DINNER PARTY INTEL...
The topics you have to be able to discuss this week
1. Black Death hits China
China has confirmed a case of bubonic plague in Bayannur, a city in its north. The country has warned of the risks of humanto-human infection and urged citizens to report dead animals, suspected cases and patients running a fever, Bloomberg reports.
Bubonic plague, also called the Black Death, killed 50-million people in the 14th century in Europe and about 12-million globally in the 19th century. It’s the most common type of plague and can be treated with antibiotics. The region reported cases in November while Madagascar has cases nearly every year between September and April.
“Unless we set out a path for reducing the deficit, SA’S access to capital markets will become more limited and more costly. Unless we demonstrate that we can repay our debts, at a point in future we will be unable to raise the amounts we need to tackle the consequences of Covid-19.”
Reserve Bank deputy governor Kuben Naidoo
2. Elephant deaths baffle
Almost 400 elephants have died in Botswana’s Okavango Delta in recent months. Many of the animals appear to have died suddenly and mysteriously — aerial photos show some collapsed chest-first while walking or running. And no tusks were removed, suggesting that poachers may not be to blame. No other animals have been found dead, which may rule out chemical agents such as cyanide.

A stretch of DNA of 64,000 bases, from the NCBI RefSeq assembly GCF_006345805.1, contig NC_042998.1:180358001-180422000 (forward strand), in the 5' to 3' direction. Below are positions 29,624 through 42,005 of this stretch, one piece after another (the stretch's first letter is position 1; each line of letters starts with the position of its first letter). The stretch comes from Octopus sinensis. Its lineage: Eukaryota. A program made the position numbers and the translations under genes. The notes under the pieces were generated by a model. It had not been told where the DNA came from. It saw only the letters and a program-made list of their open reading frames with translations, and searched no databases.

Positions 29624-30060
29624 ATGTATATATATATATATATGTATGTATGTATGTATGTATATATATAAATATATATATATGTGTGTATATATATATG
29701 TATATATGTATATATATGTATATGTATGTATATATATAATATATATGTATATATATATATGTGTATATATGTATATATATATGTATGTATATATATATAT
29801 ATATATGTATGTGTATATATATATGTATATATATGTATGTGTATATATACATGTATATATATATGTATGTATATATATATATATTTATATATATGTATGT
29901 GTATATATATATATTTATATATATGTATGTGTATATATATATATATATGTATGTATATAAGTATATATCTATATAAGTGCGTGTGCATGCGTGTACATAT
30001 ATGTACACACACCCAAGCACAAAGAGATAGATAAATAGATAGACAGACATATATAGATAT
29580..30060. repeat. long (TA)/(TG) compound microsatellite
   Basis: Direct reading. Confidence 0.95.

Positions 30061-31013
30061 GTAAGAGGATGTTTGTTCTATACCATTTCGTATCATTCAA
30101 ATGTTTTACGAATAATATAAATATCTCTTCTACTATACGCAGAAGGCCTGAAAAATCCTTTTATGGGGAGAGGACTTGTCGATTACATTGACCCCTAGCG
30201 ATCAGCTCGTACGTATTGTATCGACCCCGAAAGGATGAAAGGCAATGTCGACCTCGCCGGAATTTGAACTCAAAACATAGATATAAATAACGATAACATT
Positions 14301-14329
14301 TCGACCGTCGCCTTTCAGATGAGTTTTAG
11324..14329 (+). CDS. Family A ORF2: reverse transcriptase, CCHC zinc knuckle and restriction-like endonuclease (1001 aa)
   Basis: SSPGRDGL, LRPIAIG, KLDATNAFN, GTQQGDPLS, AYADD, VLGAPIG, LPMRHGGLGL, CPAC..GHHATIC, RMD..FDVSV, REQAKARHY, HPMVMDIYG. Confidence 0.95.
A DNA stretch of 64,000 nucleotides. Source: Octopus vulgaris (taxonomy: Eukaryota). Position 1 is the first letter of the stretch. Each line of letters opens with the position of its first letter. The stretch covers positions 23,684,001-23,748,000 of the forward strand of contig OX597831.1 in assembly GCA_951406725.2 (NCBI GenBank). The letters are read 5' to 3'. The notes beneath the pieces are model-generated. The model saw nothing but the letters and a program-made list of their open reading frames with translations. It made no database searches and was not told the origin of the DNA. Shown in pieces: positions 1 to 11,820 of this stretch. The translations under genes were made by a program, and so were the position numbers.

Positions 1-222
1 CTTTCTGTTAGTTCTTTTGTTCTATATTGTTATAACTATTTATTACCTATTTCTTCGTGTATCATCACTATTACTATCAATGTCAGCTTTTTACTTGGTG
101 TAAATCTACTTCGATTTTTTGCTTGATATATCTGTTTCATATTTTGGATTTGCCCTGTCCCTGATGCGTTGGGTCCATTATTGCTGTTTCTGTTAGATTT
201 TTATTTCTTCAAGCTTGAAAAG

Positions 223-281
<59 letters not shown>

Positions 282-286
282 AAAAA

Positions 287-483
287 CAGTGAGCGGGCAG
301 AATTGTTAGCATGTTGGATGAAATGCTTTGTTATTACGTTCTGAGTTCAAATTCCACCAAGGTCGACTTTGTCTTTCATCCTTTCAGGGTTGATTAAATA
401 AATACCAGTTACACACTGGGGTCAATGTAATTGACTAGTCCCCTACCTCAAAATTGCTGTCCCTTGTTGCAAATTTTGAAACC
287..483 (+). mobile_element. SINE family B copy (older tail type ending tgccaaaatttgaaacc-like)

Now conservationists say the country’s government is not taking the deaths seriously. Samples from dead elephants were collected for testing in May, but the results have not been released yet.
3. Wildlife key to health
Meanwhile, the UN warns that a “steady stream” of animal-borne infectious diseases are unavoidable in the future unless the world tackles the exploitation of wildlife and ecosystem destruction. It blames the rise in diseases such as Covid-19 on demand for animal protein, unsustainable agricultural practices and climate change.
A report released this week lays out strategies to prevent future pandemics by breaking the chain of transmission for diseases which jump from animals to humans.